should be sustained fraught with all the evils of conflicting judgments and forcible collisions between the two independent jurisdictions. Snpposing the allegation that the liquors were in the original packages to be sufficient, if true, to maintain the plaintiff's action of replevin, how can it affect the respondent to this motion to show cause why he should not be attached for contempt? It is not alleged that he knew that the liquors were in the original packages in which they were imported, and held for a lawful purpose, when he seized them, and the writ of replevin when served upon him gave him no notice of that fact. Before he could be in contempt of the process of this court by reason of his refusal, under the circumstances, to deliver the goods to the marshal, it was certainly necessary to bring home to him knowledge that the goods were of such a character as not to be subject to seizure under the prohibition law. Again, it is contended by counsel that" the Iowa statute has repealed the common-law and well-established rule that property in possession of a court or an officer could not be replevied," etc., citing Code, § 3225. It was undoubtedly well settled at common law, even with respect to' courts sitting under the same general jurisdiction, that the custody of property by one court under legal process could not be disturbed by the authority of any other court of concurrent judicial power. See Payne v. Drewe,4 East. 523; Evelyn v. Lewi8, 3 Hare, 472; Noe v. Gibson, 7 Paige, 513. This principle has been modified by the legislation of Iowa with respect to civil act.ions in its own courts. The Code of Iowa, § 3225, provides that the action of replevin may be under certain circumstances maintained for property in the possession of an officer holding it by legal process. The supreme court of Iowa has. however, decided that, "where proceedings are in process under the prohibitory liquor law, the liquors are not subject to the action of replevin." Funk v. ]trael, 5 Iowa, 438; Fries v. Porch, 49 Iowa, 351. The court held in these cases that the "liquors were in the custody of the law by virtue of a process in a criminal proceeding;" that" to suffer a party in an action of replevin to take the property out of the hands of the officer seizing them would be an interference with the administration of justice in criminal proceedings, and would defeat the whole object and intention of the prohibitory liquor law;" These decisions would be absolutely conclusive against the action of replevin in the present cause, but for the allegation in the petition that "the liquors when seized were in the original packages in which they were imported into the state, with lawful intent, and with no purpose to avoid the prohibitory laws of Iowa," etc. See Fries v. Porch, 49 Iowa, 356. We are, however, satisfied that the replevin statute of Iowa cannot be applied to the conditions which exist between two separate and independent jurisdictions like the state and federal courts. The statute was not framed nor intended for any sucb purpose. It was intended to be applied to courts acting under the same jurisdiction, and through the same executive officers. Between such courts and officers there can be no serious danger of unseeml.)7 or forcible collision. Tbe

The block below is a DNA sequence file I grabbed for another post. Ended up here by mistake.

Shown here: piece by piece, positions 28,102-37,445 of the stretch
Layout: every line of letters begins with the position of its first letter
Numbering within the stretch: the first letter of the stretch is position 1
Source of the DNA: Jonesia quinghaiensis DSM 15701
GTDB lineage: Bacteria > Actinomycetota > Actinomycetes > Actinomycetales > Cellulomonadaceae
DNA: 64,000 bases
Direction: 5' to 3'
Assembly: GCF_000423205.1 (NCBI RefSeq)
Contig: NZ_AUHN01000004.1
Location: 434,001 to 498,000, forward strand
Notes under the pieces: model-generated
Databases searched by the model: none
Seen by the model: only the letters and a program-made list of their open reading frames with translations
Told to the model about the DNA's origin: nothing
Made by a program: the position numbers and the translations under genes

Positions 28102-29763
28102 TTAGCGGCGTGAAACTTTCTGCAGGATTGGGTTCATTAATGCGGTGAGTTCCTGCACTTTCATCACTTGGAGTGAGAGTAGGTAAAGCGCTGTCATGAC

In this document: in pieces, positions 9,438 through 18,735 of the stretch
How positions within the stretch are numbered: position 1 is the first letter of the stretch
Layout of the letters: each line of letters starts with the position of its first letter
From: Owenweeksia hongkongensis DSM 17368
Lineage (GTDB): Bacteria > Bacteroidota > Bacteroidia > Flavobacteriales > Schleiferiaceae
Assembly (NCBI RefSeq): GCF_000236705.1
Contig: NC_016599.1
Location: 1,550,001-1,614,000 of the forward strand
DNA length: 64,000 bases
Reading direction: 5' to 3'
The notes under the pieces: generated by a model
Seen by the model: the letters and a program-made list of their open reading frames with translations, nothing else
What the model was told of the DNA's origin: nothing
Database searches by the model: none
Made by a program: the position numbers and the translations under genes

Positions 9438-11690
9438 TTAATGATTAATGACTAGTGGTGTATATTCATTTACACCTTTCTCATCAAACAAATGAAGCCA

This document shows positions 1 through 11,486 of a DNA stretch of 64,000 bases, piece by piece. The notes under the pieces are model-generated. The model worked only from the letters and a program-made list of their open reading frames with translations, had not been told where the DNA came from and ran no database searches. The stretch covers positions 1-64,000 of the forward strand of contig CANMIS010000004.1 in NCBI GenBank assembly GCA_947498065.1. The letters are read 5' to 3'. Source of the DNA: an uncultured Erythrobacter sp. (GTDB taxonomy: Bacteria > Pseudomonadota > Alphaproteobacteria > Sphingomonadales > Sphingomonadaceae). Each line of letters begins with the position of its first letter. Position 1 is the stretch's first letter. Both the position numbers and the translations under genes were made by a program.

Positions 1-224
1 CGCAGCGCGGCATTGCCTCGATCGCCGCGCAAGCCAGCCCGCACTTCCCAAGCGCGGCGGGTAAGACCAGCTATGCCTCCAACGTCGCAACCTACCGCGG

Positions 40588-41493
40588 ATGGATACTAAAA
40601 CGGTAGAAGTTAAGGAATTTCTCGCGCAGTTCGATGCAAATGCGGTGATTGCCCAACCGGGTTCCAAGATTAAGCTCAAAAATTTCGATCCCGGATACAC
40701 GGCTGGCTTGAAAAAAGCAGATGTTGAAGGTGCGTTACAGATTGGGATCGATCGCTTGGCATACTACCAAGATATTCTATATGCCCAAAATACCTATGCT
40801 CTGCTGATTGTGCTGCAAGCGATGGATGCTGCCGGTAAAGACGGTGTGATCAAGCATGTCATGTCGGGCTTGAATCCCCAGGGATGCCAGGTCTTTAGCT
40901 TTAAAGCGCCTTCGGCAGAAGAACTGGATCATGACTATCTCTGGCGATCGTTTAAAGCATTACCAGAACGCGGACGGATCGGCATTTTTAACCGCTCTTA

SENIOR V. PIERMll.